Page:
Mounting evidence suggests that multiracial adolescents may be at greater risk than their monoracial peers for both sleep problems and alcohol use. However, mechanisms underlying these uniquely-heightened risky health behaviors among multiracial adolescents remain a gap in the literature. This cross-sectional study examined a risk pathway involving discrimination experiences and negative mood underlying racial disparities in concurrent sleep problems and drinking frequency. Students at an urban, socioeconomically-disadvantaged high school (N = 414; grades 9–11, Mage = 16.00 [SD = 1.08]; 57% female; 17% multiracial, 41% Black, 22% White, 18% Asian, 2% Other; 12% Hispanic/Latinx) completed a survey. Path analysis demonstrated that associations of multiracial status with sleep problems (insomnia symptom severity and insufficient weekday sleep duration), but not drinking frequencies (past-year drinking or past-2-week binge-drinking frequencies), were explained by discrimination experiences and, in turn, negative mood. In ancillary analysis excluding White students, the serial indirect risk pathway was significant for both insomnia symptom severity and past-year drinking frequency outcomes. Discrimination experiences and negative mood may function as intermediate factors contributing to racial disparities in adolescent sleep problems, although longitudinal replication is needed.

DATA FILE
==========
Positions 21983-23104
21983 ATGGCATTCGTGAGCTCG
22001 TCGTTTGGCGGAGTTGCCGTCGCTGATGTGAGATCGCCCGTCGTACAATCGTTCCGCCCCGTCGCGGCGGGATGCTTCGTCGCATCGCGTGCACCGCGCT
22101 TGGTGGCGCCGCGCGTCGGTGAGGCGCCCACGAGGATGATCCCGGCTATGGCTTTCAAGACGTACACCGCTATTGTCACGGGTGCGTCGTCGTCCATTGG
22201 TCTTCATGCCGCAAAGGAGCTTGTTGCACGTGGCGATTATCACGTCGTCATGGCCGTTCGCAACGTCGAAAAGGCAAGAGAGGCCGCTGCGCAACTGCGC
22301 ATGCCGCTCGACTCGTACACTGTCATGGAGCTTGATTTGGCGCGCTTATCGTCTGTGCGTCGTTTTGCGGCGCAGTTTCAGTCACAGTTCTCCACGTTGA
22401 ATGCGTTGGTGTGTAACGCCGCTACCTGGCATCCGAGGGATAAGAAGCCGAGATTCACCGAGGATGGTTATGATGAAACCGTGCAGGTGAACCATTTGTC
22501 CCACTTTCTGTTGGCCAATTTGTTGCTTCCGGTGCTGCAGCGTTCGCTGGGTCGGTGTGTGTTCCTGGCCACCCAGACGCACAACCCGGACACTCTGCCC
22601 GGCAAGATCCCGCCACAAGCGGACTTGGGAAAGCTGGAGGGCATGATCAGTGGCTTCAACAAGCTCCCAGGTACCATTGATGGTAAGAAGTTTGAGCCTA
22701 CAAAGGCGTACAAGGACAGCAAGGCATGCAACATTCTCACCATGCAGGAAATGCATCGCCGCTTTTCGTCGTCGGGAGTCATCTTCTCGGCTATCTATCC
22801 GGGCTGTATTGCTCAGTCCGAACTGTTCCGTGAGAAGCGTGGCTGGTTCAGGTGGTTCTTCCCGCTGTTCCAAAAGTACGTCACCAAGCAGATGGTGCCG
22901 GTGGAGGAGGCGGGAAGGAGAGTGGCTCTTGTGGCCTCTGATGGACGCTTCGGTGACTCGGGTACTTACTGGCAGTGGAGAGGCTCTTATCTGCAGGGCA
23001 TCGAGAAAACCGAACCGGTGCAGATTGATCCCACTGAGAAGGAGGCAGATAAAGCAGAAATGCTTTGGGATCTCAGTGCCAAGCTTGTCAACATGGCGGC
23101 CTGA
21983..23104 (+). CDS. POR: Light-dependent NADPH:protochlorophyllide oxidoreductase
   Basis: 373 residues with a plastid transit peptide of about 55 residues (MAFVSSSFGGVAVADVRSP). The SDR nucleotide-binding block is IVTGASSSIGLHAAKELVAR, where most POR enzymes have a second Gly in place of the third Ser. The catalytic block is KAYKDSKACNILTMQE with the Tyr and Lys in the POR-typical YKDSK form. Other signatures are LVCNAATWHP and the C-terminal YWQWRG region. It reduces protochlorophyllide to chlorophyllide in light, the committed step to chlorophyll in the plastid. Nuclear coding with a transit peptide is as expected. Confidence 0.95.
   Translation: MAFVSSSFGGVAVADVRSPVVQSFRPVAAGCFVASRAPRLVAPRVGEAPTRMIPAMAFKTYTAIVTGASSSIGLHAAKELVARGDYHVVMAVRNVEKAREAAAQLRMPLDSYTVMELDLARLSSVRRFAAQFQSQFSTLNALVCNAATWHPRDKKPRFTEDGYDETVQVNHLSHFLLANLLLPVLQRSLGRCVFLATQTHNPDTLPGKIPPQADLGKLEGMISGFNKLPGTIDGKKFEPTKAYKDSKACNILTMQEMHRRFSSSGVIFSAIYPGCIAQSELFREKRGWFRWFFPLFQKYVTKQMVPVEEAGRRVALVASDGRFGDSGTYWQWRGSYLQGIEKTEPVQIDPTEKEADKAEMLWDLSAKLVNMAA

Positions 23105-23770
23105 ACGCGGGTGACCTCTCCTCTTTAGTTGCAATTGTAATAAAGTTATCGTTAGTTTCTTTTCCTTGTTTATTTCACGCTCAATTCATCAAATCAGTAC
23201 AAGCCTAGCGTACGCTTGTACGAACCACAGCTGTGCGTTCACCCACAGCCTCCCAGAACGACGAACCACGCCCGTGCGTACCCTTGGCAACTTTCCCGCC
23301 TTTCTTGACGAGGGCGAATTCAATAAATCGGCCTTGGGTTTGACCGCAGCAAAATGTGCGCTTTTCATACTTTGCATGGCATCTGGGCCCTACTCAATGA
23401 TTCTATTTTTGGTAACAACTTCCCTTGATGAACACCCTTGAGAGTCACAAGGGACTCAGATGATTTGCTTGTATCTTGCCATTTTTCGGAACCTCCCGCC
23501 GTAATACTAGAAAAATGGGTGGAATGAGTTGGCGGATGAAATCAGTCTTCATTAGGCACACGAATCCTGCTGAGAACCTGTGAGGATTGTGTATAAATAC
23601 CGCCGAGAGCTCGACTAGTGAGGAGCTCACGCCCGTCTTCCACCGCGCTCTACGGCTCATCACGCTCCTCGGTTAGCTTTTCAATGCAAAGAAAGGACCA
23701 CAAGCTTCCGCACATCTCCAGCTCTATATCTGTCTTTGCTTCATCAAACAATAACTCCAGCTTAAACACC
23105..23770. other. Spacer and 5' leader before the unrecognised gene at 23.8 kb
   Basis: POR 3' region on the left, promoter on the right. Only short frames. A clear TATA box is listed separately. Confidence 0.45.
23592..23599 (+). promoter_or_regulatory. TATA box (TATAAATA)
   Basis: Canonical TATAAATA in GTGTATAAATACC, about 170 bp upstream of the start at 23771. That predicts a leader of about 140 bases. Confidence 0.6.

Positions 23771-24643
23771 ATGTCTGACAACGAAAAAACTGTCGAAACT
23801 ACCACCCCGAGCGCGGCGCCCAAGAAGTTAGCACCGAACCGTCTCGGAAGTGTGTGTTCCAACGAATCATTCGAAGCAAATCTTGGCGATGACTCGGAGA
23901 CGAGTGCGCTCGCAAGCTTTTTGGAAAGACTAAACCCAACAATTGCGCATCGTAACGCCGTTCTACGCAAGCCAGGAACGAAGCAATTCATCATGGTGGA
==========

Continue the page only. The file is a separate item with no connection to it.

- Emotion dysregulation
ASJC Scopus subject areas
- Social Psychology
- Developmental and Educational Psychology
- Social Sciences (miscellaneous)